Nov. 23: The Deadline To Comment On Stricter Energy Standards For Vending Machines

Nov. 18, 2015

The Department of Energy (DOE) is proposing to amend the definition for Class A refrigerated bottled or canned beverage vending machines (beverage vending machines) to more clearly differentiate Class A from Class B equipment as well as amend the definition of combination vending machines.

NAMA is actively working with U.S. Senators to finalize a letter to the DOE opposing the proposed standards as well as enlisting the assistance of the Small Business Administration’s Advocacy Office and the industry.

“The DOE’s proposed rule is overly burdensome on the industry both technologically and economically,” explained Eric Dell, NAMA senior vice president of Government Affairs. “The Energy Policy and Conservation Act of 1975 (EPCA), which is the law that DOE is promulgating these standards under requires that any new or amended energy conservation standard must be designed to achieve the maximum improvement in energy efficiency that is technologically feasible and economically justified.” NAMA does not believe the new rules are feasible or justified under the circumstances.

NAMA is asking that DOE revisit this proposal by working more closely with industry leaders to revise the standard to something attainable and reasonable that would not be enforceable until 2022.

Industry members are encouraged to add their voice to this matter by commenting before the November 23 deadline.

"This issue should be in the front on minds for operators and the entire industry because DOE has proposed standards that would create an increase in the price of vending machines and one that is not technologically feasible or economically justified at this point in time," said Dell. "It would especially impact the bottom line of small business operators by increasing their costs to run their businesses and making it more difficult to compete. Due to the slim profit margins in the vending industry, the downstream effect is price increases for consumer who buy from vending machines."  

Industry stance

NAMA and the industry is opposed to the DOE’s proposed energy conservation standards for the following reasons:

  1. The standards are not technologically feasible.
  2. The standards are not economically justified due to the burden they pose on an industry which is comprised largely of small business entities already attempting to simultaneously update refrigerants to meet other EPA mandates and comply with new DOE testing procedures.
  3. The standards propose a definition of “combination vending machines” that is not consistent with industry practice and knowledge and has not been tested to the proposed standard.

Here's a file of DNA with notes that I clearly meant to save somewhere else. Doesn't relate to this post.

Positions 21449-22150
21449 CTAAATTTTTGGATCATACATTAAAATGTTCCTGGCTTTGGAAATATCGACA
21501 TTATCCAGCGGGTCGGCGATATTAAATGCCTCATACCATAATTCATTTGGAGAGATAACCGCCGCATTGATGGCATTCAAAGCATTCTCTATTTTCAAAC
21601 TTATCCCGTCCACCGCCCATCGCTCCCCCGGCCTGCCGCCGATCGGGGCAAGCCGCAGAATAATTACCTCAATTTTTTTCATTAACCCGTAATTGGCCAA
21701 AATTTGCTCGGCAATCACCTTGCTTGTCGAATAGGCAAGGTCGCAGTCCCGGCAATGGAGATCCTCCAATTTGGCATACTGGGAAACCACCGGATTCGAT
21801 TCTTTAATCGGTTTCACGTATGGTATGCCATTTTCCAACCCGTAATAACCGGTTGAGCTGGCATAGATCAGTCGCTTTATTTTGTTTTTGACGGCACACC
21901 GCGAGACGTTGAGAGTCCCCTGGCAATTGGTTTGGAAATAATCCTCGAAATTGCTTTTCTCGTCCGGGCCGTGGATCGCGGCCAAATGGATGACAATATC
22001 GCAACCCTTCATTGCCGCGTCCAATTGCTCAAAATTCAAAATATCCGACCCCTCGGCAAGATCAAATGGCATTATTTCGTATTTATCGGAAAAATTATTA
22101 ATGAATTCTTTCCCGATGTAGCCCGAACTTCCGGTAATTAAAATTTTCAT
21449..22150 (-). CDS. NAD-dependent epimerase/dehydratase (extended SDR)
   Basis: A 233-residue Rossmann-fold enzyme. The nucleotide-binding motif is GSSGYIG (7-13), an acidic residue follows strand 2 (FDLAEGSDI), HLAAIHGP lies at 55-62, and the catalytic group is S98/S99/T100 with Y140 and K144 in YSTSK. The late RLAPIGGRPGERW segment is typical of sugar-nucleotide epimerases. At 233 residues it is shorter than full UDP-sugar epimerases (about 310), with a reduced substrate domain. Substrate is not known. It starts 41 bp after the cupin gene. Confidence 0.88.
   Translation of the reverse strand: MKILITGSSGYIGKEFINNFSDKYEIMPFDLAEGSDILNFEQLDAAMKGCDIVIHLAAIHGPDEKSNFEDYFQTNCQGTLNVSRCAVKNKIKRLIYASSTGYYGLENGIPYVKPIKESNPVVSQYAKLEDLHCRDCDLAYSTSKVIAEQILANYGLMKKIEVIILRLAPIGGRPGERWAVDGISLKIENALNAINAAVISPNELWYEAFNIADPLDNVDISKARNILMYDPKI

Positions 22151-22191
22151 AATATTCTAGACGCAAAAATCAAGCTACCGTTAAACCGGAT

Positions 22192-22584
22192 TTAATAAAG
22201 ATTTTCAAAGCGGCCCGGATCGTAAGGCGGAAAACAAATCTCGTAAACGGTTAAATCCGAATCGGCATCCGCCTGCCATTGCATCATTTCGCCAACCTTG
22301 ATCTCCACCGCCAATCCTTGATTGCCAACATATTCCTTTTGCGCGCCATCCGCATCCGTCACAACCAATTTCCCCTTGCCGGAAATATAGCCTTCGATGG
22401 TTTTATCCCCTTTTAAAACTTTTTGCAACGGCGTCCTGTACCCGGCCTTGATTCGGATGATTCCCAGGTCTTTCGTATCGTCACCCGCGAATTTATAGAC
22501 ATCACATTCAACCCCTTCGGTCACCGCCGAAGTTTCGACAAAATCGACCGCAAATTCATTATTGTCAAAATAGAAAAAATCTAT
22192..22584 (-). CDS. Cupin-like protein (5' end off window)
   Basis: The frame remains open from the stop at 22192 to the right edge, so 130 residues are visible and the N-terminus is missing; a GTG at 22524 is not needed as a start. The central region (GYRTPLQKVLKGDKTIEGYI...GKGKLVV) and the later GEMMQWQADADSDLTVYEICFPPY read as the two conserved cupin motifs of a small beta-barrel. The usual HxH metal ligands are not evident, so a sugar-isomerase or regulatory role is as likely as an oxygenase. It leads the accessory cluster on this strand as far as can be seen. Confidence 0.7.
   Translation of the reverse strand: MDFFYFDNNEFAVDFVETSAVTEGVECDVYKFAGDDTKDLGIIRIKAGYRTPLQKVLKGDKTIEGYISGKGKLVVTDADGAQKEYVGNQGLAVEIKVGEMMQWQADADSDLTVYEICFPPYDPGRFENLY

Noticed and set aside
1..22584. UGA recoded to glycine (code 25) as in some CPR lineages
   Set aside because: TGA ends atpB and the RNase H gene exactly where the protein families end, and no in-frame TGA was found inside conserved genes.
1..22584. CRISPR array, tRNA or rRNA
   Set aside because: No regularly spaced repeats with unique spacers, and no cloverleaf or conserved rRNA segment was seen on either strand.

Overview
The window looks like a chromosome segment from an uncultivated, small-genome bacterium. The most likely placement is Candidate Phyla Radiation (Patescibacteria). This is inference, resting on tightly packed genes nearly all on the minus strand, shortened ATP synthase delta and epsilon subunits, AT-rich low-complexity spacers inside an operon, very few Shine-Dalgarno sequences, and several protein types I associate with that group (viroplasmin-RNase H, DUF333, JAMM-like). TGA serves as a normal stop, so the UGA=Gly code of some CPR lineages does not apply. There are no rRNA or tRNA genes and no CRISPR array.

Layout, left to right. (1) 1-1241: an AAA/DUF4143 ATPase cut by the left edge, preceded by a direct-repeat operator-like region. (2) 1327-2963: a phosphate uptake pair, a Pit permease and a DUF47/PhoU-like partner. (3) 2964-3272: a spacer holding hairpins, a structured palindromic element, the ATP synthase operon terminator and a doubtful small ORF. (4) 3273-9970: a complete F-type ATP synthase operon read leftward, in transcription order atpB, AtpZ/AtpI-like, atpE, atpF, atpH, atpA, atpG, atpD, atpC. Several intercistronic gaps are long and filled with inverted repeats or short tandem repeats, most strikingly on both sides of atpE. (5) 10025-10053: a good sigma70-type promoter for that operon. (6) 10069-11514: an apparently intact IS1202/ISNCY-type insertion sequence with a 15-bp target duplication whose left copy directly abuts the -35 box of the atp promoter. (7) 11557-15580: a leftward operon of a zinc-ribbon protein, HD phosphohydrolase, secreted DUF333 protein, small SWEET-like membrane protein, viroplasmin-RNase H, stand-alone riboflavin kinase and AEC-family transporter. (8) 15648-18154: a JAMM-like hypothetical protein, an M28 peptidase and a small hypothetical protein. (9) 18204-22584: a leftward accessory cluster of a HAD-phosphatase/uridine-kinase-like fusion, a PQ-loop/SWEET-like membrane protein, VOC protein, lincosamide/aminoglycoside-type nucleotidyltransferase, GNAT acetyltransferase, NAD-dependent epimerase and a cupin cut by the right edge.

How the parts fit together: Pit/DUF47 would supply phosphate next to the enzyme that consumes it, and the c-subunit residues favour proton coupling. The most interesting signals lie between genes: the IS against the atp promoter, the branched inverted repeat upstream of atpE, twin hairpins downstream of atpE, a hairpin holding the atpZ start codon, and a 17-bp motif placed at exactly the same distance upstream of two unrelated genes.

4. The standards would eliminate the current ENERGY STAR specification as being the “most efficient” standard causing confusion and removing the credibility of ENERGY STAR in the industry.
  5. The DOE has not provided industry or consumers with proof to substantiate their claim that beverage machines using CO2 that meet the proposed standard levels are already available.


In July 2015, the Environmental Protection Agency (EPA) announced that they will ban the use of the most widely used Freon refrigerants in vending machines and replace them with more “environmentally friendly” refrigerants including CO2 and propane. This EPA rule will result in mandatory redesigns of every vending machine and will likely result in less efficient operation of the machines. The refrigerant ban becomes effective at the end of 2018, but in the engineering and manufacturing business this is truly a very tight schedule.

Later in July a second regulation was issued impacting beverage vending machines. This regulation was released by the Department of Energy and it revised the energy consumption test procedure. The new test procedure will result in a higher measured energy consumption and will machine manufacturers to improve machine efficiency by nearly 5%. This follows an increase in efficiency in vending machines of approximately 60% to comply with 2012 rules.

In August, DOE proposed another rule to further increase efficiency by another large percentage effective in 2019. The comment period initially closed on this rule and was recently reopened to provide for the industry and stakeholders to submit more comments. NAMA and almost every machine manufacturer have filed comments opposing the new standards. The new comment period closes Monday, November 23, 2015.